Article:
There's this kinda panic you feel when things don't go as they should with time sensitive events-- you kinda amp everything in your mind and you fear that if things don't happen on cue, all existence will invert itself and spill off the edge of the film strip.  It's why stage managers are so impractical and have such thin nerves; why Assistant Directors tend to be jerks; and why I'll never work for local news.  As silly as it is-- it's entertainment for crying out loud-- that panic is there and it's as enveloping and blinding as the panic felt in any great personal catastrophe, like losing a lot money or a limb.  It so deafens your objectivity that you forget what it really is-- a play, or a film, or a news broadcast.  Or a Ustream Q&A with a bunch of kids in Arkansas.

This is for my wife.
So, about 9:10 I finally got a phone call, and having just restarted the Windows Laptop again-- did I mention it was Windows?-- we decided to go ahead and start the Q&A via phone while I continued to try and get the stream working.

A little while ago I blogged* about an interview I did over the air in South Carolina while I was at work, and how freaking scattered brained I can be when I'm partially distracted (which, if you ask my wife, is virtually all the time... j/k Peyt).  (*Check out the Sunday, Nov. 28 entry  for Lee's Projectin' Adv.-- Stan)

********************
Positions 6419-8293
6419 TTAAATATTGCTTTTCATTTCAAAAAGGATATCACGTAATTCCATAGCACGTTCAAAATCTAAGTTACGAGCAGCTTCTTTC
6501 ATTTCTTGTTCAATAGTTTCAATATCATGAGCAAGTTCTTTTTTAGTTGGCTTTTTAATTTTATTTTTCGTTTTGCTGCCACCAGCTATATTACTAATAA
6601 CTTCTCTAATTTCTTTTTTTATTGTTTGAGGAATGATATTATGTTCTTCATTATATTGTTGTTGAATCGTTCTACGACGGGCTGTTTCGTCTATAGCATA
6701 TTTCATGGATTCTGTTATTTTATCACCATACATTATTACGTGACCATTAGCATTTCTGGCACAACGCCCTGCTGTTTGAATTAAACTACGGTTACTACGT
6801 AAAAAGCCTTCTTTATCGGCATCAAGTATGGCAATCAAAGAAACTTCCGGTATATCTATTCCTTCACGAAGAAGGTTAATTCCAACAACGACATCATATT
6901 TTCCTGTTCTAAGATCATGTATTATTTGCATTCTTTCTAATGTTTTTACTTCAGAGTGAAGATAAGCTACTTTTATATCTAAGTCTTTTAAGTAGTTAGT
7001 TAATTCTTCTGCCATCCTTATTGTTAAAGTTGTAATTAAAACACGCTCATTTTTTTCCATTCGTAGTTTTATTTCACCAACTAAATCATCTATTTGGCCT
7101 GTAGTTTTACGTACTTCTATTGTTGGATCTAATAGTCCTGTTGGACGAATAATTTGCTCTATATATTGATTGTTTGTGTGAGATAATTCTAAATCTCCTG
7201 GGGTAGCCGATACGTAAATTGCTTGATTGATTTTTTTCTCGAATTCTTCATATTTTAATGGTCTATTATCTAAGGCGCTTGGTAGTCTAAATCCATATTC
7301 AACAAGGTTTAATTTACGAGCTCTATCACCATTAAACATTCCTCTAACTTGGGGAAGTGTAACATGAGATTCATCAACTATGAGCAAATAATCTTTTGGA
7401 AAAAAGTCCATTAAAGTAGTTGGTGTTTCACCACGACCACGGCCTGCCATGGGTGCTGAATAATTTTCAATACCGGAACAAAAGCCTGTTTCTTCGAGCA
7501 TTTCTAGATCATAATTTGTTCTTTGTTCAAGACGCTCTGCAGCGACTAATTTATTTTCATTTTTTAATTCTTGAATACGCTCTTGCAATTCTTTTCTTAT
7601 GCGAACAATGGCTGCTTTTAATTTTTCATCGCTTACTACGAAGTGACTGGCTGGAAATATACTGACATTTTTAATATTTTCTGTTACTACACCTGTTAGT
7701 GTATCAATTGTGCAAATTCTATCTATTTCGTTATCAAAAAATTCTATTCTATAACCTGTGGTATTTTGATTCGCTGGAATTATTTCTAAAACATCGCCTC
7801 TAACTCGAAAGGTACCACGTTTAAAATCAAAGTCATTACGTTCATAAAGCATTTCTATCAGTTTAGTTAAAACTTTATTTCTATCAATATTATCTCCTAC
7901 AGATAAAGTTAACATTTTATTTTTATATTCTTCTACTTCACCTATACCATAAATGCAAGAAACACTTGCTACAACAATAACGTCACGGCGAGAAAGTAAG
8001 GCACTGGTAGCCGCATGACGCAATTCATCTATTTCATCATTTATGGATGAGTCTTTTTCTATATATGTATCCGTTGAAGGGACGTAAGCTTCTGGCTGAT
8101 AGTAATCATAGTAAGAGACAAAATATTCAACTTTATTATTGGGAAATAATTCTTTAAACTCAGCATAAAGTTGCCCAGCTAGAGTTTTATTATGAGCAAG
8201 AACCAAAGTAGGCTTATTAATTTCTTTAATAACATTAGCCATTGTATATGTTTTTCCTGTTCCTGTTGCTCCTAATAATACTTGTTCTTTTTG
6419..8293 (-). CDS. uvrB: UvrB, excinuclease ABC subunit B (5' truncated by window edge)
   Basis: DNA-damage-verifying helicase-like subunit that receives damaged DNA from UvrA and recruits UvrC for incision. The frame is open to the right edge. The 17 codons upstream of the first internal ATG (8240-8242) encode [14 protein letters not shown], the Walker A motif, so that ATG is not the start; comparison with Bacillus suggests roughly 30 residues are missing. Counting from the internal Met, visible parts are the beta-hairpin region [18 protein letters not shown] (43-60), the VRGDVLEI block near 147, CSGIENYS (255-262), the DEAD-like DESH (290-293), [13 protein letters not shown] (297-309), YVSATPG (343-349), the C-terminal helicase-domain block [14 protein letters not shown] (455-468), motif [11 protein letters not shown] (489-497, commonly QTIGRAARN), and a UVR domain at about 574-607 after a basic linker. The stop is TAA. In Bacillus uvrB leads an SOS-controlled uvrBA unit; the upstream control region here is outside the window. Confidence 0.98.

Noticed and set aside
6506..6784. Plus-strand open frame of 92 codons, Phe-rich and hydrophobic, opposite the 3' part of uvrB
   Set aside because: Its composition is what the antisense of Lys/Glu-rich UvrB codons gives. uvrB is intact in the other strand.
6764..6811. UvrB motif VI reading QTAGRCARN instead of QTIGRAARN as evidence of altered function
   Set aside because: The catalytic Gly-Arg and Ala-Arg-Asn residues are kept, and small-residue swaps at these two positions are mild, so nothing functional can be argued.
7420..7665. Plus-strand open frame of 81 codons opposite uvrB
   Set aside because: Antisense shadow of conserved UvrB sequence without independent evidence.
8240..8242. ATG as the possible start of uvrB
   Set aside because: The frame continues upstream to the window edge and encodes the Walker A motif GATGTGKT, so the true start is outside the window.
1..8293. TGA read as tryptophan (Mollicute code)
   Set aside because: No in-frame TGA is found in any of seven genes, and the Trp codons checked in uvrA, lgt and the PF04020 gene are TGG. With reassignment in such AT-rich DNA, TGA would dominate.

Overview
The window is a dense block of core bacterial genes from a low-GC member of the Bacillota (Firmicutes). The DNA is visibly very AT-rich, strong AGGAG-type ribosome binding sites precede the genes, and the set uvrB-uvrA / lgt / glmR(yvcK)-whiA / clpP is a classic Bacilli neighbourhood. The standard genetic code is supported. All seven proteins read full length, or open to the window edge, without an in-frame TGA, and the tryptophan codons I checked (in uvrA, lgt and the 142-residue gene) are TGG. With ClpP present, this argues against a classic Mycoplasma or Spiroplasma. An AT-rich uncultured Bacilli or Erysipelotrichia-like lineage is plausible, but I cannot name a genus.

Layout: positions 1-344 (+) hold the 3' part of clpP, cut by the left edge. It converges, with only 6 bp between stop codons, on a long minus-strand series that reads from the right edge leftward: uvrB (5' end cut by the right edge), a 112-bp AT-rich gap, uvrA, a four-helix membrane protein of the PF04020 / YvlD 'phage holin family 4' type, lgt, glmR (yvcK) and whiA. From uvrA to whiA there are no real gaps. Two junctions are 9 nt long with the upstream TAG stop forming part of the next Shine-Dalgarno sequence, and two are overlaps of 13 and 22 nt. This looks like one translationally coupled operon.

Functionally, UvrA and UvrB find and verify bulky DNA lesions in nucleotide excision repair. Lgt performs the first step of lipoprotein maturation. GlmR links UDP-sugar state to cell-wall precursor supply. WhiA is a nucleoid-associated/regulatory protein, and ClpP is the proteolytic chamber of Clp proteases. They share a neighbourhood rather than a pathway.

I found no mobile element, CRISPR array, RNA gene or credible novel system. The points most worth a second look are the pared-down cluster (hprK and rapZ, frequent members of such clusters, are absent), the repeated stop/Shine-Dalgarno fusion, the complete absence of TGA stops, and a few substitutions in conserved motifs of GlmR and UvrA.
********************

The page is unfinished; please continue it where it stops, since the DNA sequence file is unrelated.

Luckily this night was a little different and I actually felt I did a decent job fielding questions while messing with peripheral annoyances. After the first three or so questions, the stream was up.

In true half-assed prepped fashion, about halfway in the video froze, so we did the rest of the Q&A via audio only (while I'm sure a zinger of a photo of my frozen face, jaw half-cocked and jutting teeth pix-elated and distorted in grotesque fashion lagged on the screen in Fayetteville the remainder of the evening).

 I'll let what I have recorded of the Q&A speak for itself, but overall, really great questions.  I hate I wasn't able to make it out there to meet some of these guys-- sounds like we got some real perceptive film students out there.  I do apologize for committing the cardinal  sin and not remembering to repeat back the student's questions for the stream, but I think you can get the gist.

We also got some nice press out of it, from Arkansas' school paper.  Here's the link.

Despite the glitches, I think, overall, the screening and Q&A went as well as they could, and I was spared that awful feeling that's associated with missing an opportunity.  So, at least to my own peace of mind, me not being there in person didn't affect the film's impact or the opportunity of the screening.  Maybe I shoulda thought of this remote stuff back in July.

Thanks to my contact, everyone who made it out despite my absence, and be expecting your promo DVDs in the mail.